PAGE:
Despite repeated warnings from Beijing, US House Speaker Nancy Pelosi has landed in Taiwan. Her act has triggered strong reactions from Chinese netizens, raising Chinese national sentiment to a new high. Beijing has strongly condemned the visit, sent jet fighters over the Taiwan Strait and said that it would conduct live-fire exercises around the island. It has also announced economic sanctions on Taiwan, and warned of more "long-term, resolute and steadily advancing actions”. Zaobao's Beijing correspondent Yang Danxu examines the situation.
The Beijing Winter Olympics has featured some naturalised China athletes, not least skier Eileen Gu and figure skater Zhu Yi, as well as the men’s and women’s ice hockey teams. These naturalised athletes have come under close scrutiny, and Zhu Yi’s poor performance in particular has come under fire. What makes for an effective naturalised athlete policy?
The Chinese authorities’ recent moves to regulate industries from internet platforms to tutoring to gaming have prompted fears of a new Cultural Revolution. Despite benign intentions expressed and a clear line drawn in the sand on history, what are people so afraid of? Zaobao associate editor Han Yong Hong ponders the question.
Personalities such as actress/producer Vicki Zhao and music multi-hyphenate Gao Xiaosong have recently been scrubbed from the Chinese internet. Curiously, among the “wrongs” they are thought to have committed, a common one between them is having strong links to big capital Alibaba. What are the authorities saying with this latest clampdown on well-connected pop culture icons? Is an engineered social revolution under way?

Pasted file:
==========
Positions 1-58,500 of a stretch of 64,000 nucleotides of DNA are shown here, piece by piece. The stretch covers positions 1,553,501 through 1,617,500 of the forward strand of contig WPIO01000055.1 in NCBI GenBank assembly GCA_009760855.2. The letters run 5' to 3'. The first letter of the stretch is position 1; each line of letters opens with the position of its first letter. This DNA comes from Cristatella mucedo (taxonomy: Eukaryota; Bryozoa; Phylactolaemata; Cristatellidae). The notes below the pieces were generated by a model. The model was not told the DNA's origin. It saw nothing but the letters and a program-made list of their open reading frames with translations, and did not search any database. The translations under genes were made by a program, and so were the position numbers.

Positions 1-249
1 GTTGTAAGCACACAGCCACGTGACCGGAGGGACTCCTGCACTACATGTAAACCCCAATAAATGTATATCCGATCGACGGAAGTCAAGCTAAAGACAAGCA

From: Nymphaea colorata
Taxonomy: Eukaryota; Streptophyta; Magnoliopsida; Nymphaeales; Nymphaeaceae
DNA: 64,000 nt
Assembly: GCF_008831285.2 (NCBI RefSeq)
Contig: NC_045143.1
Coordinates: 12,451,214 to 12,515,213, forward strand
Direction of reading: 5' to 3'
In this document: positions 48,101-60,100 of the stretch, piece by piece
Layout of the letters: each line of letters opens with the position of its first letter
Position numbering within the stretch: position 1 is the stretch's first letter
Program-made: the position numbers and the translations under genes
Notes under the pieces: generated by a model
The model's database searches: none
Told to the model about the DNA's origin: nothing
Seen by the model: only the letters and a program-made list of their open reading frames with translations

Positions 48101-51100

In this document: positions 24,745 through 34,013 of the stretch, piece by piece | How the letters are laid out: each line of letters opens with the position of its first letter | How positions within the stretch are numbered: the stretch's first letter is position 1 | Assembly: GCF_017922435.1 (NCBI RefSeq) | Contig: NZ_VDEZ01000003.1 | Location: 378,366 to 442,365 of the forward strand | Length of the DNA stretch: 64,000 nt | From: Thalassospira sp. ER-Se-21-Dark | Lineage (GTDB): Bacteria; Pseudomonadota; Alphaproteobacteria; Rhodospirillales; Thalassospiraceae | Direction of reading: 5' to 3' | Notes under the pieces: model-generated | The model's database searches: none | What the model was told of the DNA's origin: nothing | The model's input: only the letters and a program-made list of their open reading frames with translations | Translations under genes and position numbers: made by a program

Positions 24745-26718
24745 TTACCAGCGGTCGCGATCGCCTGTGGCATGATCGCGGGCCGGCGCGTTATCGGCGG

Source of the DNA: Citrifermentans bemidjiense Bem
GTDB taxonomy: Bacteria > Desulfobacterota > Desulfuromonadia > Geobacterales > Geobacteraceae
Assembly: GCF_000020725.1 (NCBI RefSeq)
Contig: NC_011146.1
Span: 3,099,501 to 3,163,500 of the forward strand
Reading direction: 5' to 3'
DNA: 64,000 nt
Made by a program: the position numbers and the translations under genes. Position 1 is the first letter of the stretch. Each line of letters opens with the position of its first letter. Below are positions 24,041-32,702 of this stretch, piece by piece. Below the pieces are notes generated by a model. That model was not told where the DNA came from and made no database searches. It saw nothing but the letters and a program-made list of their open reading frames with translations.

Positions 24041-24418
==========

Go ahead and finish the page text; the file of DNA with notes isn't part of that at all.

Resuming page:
Yang Danxu observes that the Chinese are becoming more confident about refuting Western media reports they deem erroneous or biased. This stems from recent events such as growing US-China antagonism, China’s rise and even some goading on by the authorities. But if unleashed in a vacuum, nationalist sentiment can be a dangerous sword that ends up hurting the one who wields it.
Researcher Wei Da notes that China and the US have been moving on increasingly divergent paths, to the point that relations may soon be irrevocably broken. Despite China’s confidence that it can make it without the US, its strong nationalism may be all that keeps it going.
The Boxer Rebellion at the turn of the 20th century goes down in history as proof that if the Chinese are weak, the West will take advantage and China will pay the price. It is a constant reminder to the Chinese of their past humiliations and guides their dealings with the West today. Historical photo collector Hsu Chung-mao shares illustrations of the tumultuous times during that period.
A celebration of Taiwan’s National Day in Fiji led to a physical altercation between Taiwan and mainland China officials, which in turn has resulted in a fresh escalation of cross-strait hostilities. Zaobao journalist Chuang Hui Liang examines where this might lead.
While Nazism and socialism fall on opposite ends of the spectrum, they are more alike than they seem. Hong Kong commentator Chip Tsao points out that both ideologies began with similar intentions, but took divergent paths to meet their objectives and garnered different reactions from the West.